I’m talking about ‘Coxit’ – the proposal that the Cotswolds exits Gloucestershire County Council. The suggestion is that it is subsumed into Oxfordshire with a new ‘unitary’ council being created. This council would be called ‘West Oxfordshire (Cotswold)’ – nice to see that we are an afterthought in brackets – and would mean the break up of Gloucestershire local government as we know it. Why? Because this new council would replace the County Council in the Cotswolds with a single council. Hence the term ‘Coxit’ which one witty journalist has dubbed it.

Now, I’m all for making savings and keeping things simpler. I’m often asked what the different councils do and it’s confusing for a lot of people. In fact, I’m also up for exploring unitary councils and whether they could work within our county.

The problem is that this daft proposal – which even the CDC Leader’s own colleagues on the County Council knew nothing about – flies in the face of county and regional boundaries. It’s an idea which has been cooked up behind closed doors with no discussion with anyone. It defies logic.

These proposals would undermine the delivery of important public services currently delivered by Gloucestershire County Council. What’s also disturbing is that other public services such as the NHS, the Police, the Fire Service and the Local Enterprise Partnership have boundaries which mirror the county council.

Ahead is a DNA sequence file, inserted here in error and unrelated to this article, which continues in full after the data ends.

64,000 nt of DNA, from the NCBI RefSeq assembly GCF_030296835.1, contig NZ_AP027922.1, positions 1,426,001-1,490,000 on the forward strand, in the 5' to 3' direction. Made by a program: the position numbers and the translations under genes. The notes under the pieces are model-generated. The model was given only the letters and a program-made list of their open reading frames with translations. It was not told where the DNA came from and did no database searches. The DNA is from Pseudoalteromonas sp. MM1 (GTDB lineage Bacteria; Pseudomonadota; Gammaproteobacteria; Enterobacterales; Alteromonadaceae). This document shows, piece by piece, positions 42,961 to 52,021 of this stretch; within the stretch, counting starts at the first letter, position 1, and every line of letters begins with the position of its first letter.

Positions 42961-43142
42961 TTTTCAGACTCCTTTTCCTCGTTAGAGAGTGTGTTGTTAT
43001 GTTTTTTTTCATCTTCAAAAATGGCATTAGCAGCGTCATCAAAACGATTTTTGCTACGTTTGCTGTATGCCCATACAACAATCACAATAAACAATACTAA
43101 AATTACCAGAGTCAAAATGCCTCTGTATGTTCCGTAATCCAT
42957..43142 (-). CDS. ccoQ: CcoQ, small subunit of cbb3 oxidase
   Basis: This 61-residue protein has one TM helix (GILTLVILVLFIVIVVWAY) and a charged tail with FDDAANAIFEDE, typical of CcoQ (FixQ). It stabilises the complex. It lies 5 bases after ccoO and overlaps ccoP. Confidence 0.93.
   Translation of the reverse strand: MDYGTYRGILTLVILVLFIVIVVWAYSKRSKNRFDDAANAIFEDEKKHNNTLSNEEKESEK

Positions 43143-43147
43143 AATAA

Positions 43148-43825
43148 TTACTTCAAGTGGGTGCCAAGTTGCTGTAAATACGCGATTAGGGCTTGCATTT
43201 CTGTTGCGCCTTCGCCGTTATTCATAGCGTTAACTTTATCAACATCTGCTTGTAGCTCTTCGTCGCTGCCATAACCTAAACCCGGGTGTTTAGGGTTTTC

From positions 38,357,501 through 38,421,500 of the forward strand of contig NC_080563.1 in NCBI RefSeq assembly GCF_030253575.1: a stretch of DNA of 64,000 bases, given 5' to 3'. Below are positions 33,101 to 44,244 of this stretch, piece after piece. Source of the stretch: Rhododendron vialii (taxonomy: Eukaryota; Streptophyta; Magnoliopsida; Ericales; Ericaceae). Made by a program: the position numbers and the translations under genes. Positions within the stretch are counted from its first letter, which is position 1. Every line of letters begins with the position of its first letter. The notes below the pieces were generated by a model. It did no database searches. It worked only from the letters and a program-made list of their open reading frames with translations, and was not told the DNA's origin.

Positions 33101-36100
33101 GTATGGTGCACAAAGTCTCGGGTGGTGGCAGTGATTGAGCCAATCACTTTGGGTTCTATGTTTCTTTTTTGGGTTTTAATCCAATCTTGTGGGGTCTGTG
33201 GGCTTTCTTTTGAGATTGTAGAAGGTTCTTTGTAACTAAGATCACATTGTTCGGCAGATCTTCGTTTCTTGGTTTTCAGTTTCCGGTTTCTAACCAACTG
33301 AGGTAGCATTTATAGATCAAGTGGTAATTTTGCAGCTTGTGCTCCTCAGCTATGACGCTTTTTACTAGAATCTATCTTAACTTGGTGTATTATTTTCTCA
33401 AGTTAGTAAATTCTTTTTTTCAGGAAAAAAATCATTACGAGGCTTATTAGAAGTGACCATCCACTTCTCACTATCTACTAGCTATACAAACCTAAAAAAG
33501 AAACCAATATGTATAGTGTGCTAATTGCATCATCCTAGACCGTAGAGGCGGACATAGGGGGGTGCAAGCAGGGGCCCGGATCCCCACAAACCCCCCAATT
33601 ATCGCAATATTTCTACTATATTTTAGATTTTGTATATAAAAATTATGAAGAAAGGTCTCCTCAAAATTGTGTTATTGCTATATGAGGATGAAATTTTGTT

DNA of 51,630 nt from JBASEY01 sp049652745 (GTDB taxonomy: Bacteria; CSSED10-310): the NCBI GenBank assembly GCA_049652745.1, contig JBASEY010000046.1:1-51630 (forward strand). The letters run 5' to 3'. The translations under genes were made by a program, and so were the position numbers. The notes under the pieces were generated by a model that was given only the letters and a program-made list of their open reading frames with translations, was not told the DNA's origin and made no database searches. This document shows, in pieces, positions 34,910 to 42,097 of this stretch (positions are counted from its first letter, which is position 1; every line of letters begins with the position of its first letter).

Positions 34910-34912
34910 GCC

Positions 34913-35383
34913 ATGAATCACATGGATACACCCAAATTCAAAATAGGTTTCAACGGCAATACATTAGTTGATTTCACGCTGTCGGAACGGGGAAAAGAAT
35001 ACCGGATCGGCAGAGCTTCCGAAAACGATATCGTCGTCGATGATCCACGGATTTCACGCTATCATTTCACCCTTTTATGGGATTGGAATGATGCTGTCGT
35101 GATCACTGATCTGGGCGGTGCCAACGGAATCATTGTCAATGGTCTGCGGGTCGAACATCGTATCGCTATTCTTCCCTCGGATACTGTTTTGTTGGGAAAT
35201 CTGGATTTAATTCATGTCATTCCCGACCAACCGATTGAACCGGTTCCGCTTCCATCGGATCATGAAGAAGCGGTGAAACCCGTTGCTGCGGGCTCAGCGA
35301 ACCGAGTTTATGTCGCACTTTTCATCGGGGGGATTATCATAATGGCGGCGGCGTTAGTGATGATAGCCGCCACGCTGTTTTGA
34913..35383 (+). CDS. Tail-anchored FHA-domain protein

These organisations have already voiced their serious concerns over the splitting up of our county’s services due to the issue of any new Cotswold authority not only crossing different counties but different regions too.

It’s all very odd – the Conservative manifesto for the local CDC elections last May didn’t mention any of this, so there’s no mandate to put this on the table. People I’ve spoken to out and about in the area are bemused by it. Why haven’t we had a say in this, they cry! Well they do have a point don’t they?

So, I’m with them – I believe that the removal of the Cotswold District from the Gloucestershire administrative area would harm the economy of the county.

Gloucestershire is a unique area of England with a cohesive set of communities interlinked with a common set of interests. To break up this county would damage the public services that support us all.

Here’s what I say to CDC – please do not waste any more time and taxpayers money on expensive consultants looking into something which no one has asked for, voted for or been consulted on.

Getting on with delivering good services should be all we’re about in local government. Listen to the people.